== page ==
June 19, 2018, 4:34 pm
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How polluted is that estero near you?

THERE are around 273 waterways (esteros) in the metro alone, according to Metropolitan Manila Development Authority (MMDA). It is not uncommon to see polluted waterways, but as to how polluted they are should be a cause for concern. Under the international standards for pollution, the acceptable most probable number (MPN) should be less than one up to less than 10 MPN.

The Conga Creek in Taguig, Metro Manila spans around 300 meters with 28 B MPN/100ml reading of Coliform and 0 oxygen water analysis – meaning that the pollution is way beyond the acceptable limit that it used up all the oxygen. Under such condition, no fish would ever survive because they would have to compete with hundreds of billions of bacteria.

The Department of Science and Technology-National Capital Region (DOST-NCR) recently embarked on a collaborative undertaking with the local government of Taguig City and other government agencies to help clean up the Conga Creek to achieve a cleaner, safer and healthier metropolitan environment.

“DOST-NCR aims not only to help in clean-ups of the creek but also help empower the communities through the Community Empowerment thru Science and Technology (CEST). The objective of the program is to help boost the areas on Economic Development, Health and Nutrition, Human Resource Development, Disaster Risk Reduction and Climate Change Adaptation and Environmental Protection and Conservation,” says DOST-NCR Director Jose B. Patalinjug III.

Conga Creek is among the 48 creeks under the Adopt an Estero Program of the Department of Environment and Natural Resources (DENR) and other agencies (private and government).

The other partners in the Conga Creek cleanup are the Metropolitan Manila Development Authority (MMDA), Department of Public Works and Highways (DPWH), Department of Interior and Local Government (DILG) and the Department of Health (DOH) under the Adopt an Estero Program. 

Filtered water using the SBR technology is able to comply, and even exceed, the DENR’s effluent standard in biochemical oxygen demand (BOD) of 50 mg per liter. BOD is a measure of how much oxygen is needed to allow for waste’s decomposition; the lower the better.

Filipino-owned Ecosystem Technologies Inc. (ESTII) is urging local government units (LGUs) to invest in water treatment and recycling to help conserve water and help save Metro Manila’s dying rivers. Michael C. Rubio, ESTII director for business development, said LGUs can help conserve water by putting up small wastewater-treatment plants to recycle water from esteros and rivers, instead of using tap water.

“Imagine how much water you can save if you use recycled water. Using recycled water can help us conserve water coming from Angat. Modern cities have been using water recycled from rivers and domestic discharge for non-potable needs such as garden and cleaning. In London, such water is referred to as Grey Water. ESTII offers its technology to build wastewater-treatment plants to other LGUs through public-private partnerships (PPPs).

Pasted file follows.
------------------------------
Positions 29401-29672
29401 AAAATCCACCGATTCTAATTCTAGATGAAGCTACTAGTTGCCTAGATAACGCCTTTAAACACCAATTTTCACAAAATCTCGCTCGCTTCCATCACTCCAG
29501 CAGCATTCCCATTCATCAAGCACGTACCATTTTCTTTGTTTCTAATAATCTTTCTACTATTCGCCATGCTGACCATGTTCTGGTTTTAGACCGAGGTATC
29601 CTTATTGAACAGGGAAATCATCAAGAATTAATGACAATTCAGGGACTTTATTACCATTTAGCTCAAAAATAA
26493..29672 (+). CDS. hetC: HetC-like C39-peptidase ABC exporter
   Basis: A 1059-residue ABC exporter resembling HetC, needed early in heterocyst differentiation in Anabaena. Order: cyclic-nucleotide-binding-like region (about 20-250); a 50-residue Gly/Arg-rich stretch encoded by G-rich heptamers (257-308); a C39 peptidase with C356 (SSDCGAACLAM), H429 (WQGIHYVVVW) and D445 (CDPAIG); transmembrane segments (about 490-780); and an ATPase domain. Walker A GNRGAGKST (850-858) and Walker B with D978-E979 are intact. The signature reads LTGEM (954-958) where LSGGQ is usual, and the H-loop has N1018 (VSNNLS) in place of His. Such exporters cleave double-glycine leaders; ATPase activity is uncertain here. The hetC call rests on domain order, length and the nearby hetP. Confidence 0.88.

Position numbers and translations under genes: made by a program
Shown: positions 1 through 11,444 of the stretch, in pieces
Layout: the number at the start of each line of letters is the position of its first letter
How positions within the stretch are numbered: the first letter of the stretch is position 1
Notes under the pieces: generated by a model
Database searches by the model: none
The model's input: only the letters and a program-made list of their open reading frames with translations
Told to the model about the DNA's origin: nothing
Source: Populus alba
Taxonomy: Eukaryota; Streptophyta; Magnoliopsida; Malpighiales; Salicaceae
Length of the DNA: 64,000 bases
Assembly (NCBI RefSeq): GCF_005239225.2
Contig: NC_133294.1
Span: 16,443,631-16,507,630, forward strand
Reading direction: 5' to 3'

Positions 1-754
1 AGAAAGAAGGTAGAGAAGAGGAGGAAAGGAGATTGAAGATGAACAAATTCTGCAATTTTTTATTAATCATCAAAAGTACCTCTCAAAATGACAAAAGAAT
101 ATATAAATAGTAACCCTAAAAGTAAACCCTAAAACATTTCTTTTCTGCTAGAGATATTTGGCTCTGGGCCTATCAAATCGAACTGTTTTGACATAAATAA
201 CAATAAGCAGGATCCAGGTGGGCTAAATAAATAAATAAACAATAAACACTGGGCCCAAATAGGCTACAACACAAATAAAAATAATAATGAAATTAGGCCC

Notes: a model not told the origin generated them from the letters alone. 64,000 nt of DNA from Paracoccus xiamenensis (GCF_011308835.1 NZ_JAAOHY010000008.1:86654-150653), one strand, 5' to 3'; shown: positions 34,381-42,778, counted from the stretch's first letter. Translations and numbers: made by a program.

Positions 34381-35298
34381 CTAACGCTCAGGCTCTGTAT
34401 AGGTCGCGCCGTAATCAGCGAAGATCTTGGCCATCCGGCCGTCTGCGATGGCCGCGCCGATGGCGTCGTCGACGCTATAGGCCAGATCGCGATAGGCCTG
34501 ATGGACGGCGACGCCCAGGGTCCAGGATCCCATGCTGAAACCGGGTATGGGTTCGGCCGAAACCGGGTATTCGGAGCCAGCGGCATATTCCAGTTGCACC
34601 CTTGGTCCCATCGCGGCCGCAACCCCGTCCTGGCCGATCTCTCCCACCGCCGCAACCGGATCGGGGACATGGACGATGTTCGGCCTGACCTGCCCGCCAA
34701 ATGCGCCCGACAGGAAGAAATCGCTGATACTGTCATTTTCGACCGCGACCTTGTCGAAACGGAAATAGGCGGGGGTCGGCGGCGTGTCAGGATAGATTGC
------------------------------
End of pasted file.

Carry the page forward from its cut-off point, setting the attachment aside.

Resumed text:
Since most residential and commercial buildings, particularly in highly urbanized cities like in the National Capital Region (NCR), do not have a wastewater-treatment facility, LGUs can invest by building their own through clustering, to significantly reduce pollutants from wastewater draining to water bodies. ESTII believes that growth in both the population and in the industry will have drastic consequences on the environment, as the country did not have the ability to treat its liquid waste.

ESTII said that through its SBR technology, reflecting an approach of localized or on-site treatment has allowed developers to become responsible for environmentally sustainable operations, despite the deficiencies of centralized sanitation services.

“It improved on this technology in terms of performance and reduction of physical footprint, now called the sequence bioreactor, being awarded a series of patents for its innovations,” Rubio said. From using the large, conventional activated sludge treatment plants, the company shifted to SBR and noted that in the rise of the property-development industry at the end of the last decade, the SBR became the preferred sewage-treatment plant solution.

The company’s track record in wastewater treatment is recognizable by the over 500 completed design and build projects of used water-treatment plants, including 18 hospitals, over 200 residential/mixed-use development projects, and over 150,000 cubic meters of contaminated water treated every day.

For more info: Lilibeth Padilla, Public Affairs Unit, Communication Resources & Production Division, Science & Technology Information Institute, Department of Science and Technology (DOST-STII), Tel: 837-2192 / 837-2071 (loc 2142), Mobile no: 0949-303-9998 / 0927-432-2774 / 0932-623-6673


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